In reply, Husn Banu said, "Truly my happiness in this is twofold; first, in being honoured with the sight of this eminent personage, and, secondly, in attending your Majesty thither." But she said in her heart that such a tiend was an abomination in her sight. However, she accompanied the King to the abode of the dervise, and, following his Majesty's example, paid her respects to that hypocrite.

Kurdan Shah spoke much in praise and commendation of Mahru Shah (or Husn Banu), who meanwhile held down her head and listened, thinking in her own mind, "these praises are bestowed upon me on account of the jewels and cup (which I presented him), for in fact I am the daughter of Burzak, the merchant, whom this very King once expelled from his city."

When the King was about to take leave of the dervise, Husn Banu stood up respectfully, and said,

"If your Holiness will deign to visit my house, I hope such condescension will not be thought unbecoming in the most illustrious."

The hypocritical dervise replied, "I will assuredly come." Then said Husn Banu, "The house of your slave is far distant, but in the capital is the residence of Burzak, the merchant, a very commodious house, and which, I hope, you will honour with a


She then addressed the King, saying, "The house of Burzak happens to be unoccupied ; may I be favoured for a few days with the use of it, that I may perform my respects to his Holiness without his having the trouble of going to a distance; after giving him an entertaiment I shall then proceed to my own city."

The King enquired, "Whence, my son, have you learned the

name of Burzak ?"

Husn Banu replied, "There are in this city many men who were in his service, of them I have learned that his is a house most suitable for a few days' residence."

The King said, "I bestow upon you that house as a present." Husn Banu, having made her obeisance, went to her father's house; and when she found it fallen to decay sife shed many tears, and gave orders to have it repaired.

Meanwhile she returned to her city, and about a month afterwards she sent to her father's house the materials for the entertainment, including trays of gold and silver; and having selected a cup full of rubies and jewels likewise, she carried them with her.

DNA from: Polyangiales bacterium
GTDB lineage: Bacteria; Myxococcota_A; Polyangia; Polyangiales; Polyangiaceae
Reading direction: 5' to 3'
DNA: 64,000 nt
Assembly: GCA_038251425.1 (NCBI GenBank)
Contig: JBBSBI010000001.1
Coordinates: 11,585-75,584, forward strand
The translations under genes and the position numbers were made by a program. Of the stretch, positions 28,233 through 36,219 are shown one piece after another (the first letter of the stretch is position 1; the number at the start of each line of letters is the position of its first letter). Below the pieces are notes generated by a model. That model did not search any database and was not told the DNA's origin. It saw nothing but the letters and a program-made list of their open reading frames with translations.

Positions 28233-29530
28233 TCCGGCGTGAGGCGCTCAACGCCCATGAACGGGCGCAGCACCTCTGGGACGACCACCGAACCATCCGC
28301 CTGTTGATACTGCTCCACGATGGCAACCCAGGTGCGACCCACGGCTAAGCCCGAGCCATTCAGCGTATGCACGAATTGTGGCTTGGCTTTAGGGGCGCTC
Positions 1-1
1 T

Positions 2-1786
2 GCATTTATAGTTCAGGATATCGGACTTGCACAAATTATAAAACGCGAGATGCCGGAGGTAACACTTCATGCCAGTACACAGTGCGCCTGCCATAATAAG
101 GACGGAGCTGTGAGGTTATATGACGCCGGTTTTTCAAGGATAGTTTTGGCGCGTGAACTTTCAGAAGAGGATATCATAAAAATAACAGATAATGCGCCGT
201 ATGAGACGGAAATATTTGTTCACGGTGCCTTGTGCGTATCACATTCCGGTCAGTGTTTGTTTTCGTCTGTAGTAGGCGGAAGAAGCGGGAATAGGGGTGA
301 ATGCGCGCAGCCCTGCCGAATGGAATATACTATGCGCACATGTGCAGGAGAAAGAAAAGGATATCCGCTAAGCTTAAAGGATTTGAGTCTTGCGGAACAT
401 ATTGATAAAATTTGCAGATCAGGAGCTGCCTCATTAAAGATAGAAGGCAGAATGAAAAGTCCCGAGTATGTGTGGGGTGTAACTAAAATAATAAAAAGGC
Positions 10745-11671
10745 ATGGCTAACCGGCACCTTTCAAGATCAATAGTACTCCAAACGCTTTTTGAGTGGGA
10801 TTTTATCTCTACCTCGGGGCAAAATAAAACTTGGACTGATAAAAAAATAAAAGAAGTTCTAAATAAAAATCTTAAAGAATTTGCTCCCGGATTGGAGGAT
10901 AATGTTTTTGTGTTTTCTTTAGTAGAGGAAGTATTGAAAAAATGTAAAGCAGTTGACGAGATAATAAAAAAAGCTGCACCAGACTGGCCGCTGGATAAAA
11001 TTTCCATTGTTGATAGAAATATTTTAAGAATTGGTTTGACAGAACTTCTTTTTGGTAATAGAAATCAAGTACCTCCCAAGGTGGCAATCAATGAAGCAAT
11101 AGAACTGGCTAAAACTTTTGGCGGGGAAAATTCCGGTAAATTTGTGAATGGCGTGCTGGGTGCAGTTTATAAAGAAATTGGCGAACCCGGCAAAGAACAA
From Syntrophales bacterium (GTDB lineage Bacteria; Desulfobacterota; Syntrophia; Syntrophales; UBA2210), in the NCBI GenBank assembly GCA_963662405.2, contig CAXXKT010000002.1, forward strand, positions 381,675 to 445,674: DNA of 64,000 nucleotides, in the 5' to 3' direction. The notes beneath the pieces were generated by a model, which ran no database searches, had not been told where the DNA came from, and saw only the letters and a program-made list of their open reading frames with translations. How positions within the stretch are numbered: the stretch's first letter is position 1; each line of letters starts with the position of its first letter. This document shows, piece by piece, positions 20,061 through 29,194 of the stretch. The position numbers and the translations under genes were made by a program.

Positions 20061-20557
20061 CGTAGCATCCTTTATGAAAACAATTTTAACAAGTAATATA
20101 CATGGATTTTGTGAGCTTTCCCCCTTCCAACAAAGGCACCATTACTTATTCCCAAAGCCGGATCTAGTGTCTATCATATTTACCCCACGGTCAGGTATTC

She then sent forward her attendants to the mansion, and went herself before the King, and said,

"Now, O King, I go for a few days to the house of Burzak; tomorrow I expect to entertain the renowned dervise with a banquet, and pass some time in attendance upon him."

The King replied, "It is well, such being the choice of my son, but consider that house now as your own."

"Your august Majesty's befriended slave is truly fortunate, but unable to express his gratitude. This slave has no wish but the will of your Majesty: wheresoever you command me there will I stay."

The King added, "Wheresoever you be let your heart be contented."

Husn Banu, having taken leave of the King, went to her father's house, and ordered the materials for the banquet to be prepared. She also sent one of her servants to wait upon the dervise, and say, that if his Holiness would deign to visit her next day, he would confer the highest of favours.

When the detestable dervise, Azrak, heard the word banquet, he replied that he would assuredly come next day. Husn Banu ordered a princely throne to be prepared, as on the previous occasion, and made ready the entertainment.

Next day the abominable dervise came, and Husn Banu presented for his acceptance the cup of rubies and the jewels which she had brought with her; the dervise rejected them all. She at the same time placed all her plate and utensils on a sideboard, in order that the eye of the dervise might constantly fall upon them, and that his avarice might be excited.